I do mourn the loss of the  focus on classical literature with the Common Core Standards impacting students nationwide. I think classical literature helps to change students thinking dispositions when they read, analyze and think deeply about it - growing better thinkers is important. 
I am thankful to be employed at a public charter school where I as a teacher, I can select my own curriculum and literature under state charter school laws. Yes, when our district and state adopts the Common Core Standards, then we have to meet or exceed them. However,  as a charter school we can select literature to help students exceed the Common Core Standards and are not forced to stay with the Common Core literature lists.
I do understand the "why" on the informational text focus, as  I see many students that are seriously struggling in  some STEM courses because the cannot  read and understand  the subject matter very well, when delivered in text only form.
I also think it is unfair that under No Child Left Behind assessments for reading and writing make up 2/3 of the content knowledge  being assessed, yet we as English teachers, only have one hour per day with students to accomplish this, whereas, Math  usually gets the same time per week and only represents 1/3 of the assessed content under NCLB. 
I am still lurking around this list, reading and not posting because I seriously do not have the time to allot to it.
Happy New Year - maybe I will have more time in this new year to share my thoughts and questions about what is written on this list. Thank you for sharing.
Be well... Anna

On Sun, Jan 6, 2013 at 9:01 AM, kirby urner <kirby.urner@gmail.com> wrote:
On Sun, Jan 6, 2013 at 8:12 AM, Robert Hansen <bob@rsccore.com> wrote:
What is even stranger is that we were already at 50/50.

English, Social Studies, Math, Science.

Bob Hansen

Social Science has a lot of math in it, especially statistics.

In 'my' curriculum it's more like Geometry + Geography where the latter has all the National Geographic type stuff i.e. anthropology.

The standards committees are mostly busy work for people who need some kind of income based on what little they learned in school (not a whole lot in most cases).  We must indulge our fellow Americans in their busy work because that's a way to stay self respecting, to don business dress and pilot an automobile to a place called an office.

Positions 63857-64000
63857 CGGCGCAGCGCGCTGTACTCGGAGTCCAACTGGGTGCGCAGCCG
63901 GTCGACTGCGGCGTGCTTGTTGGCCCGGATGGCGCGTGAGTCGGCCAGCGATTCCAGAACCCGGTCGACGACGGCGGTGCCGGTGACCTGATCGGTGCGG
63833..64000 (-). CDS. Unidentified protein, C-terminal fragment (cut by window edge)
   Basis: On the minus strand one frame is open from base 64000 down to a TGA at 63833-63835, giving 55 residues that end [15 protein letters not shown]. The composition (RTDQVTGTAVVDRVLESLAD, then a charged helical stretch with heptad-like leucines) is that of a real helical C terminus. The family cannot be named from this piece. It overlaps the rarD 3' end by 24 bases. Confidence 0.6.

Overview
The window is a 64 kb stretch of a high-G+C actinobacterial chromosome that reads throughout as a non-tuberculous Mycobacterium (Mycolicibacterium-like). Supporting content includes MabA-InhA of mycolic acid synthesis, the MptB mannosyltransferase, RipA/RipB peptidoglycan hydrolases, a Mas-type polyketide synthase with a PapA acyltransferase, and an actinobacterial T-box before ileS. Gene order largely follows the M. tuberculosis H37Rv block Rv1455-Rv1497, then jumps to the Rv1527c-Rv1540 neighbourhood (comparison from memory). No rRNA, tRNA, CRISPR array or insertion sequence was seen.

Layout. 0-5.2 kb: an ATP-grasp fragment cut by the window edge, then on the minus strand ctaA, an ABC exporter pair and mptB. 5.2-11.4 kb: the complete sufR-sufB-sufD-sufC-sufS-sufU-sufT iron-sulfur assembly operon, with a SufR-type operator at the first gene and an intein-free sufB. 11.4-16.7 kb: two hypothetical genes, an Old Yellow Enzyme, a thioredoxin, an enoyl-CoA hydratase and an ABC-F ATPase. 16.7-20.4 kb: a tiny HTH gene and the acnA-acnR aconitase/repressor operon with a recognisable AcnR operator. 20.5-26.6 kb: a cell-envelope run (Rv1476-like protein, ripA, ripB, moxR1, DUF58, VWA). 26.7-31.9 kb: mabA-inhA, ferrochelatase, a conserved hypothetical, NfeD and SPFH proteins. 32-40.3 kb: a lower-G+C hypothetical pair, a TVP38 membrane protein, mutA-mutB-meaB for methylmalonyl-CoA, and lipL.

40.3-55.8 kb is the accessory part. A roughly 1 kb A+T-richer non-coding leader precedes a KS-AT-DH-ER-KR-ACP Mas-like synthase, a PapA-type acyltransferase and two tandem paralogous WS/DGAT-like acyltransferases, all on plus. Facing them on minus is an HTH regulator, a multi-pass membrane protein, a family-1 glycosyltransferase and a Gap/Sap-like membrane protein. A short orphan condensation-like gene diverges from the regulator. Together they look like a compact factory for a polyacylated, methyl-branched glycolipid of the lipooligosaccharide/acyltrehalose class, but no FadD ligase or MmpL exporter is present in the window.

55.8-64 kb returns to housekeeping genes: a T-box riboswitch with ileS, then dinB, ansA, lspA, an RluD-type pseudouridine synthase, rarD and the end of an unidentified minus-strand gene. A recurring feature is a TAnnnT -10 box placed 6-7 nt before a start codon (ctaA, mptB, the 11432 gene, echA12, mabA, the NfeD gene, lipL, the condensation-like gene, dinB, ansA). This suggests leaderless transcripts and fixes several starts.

In terms of reading or caring about their reports... like I said, many jobs in Washington (the district) depend on remaining fluent in the bureaucratic lit of the day.  It's a large city with a high cost of living and license to dangle money over our heads, make us jump like fish (right into their nets).

I'm not going to begrudge all these people "churning a living", but neither am I going to advise young children to put Uncle Sam high on their list, when it comes to telling them what tests to take, what media to consume, or what to do with their lives in general.  Uncle Sam is not a good role model. 

On the other hand, we learn from his mistakes as a kind of bumbling buffoon (American Dad, Family Guy...).  We learn how we ourselves, the people, might govern more wisely and democratically, as our heritage speaks to us and reminds us of our higher purposes. 

We don't need those standards committees to tell us our central business or responsibilities.  They should mind their own business.  DC needs to learn how to be a better neighbor.  Sometimes looking at all those Roman looking buildings every day goes to their heads and they think they're the hub of a great empire, the big boss town or something equally stupid.  Pshaw to all that.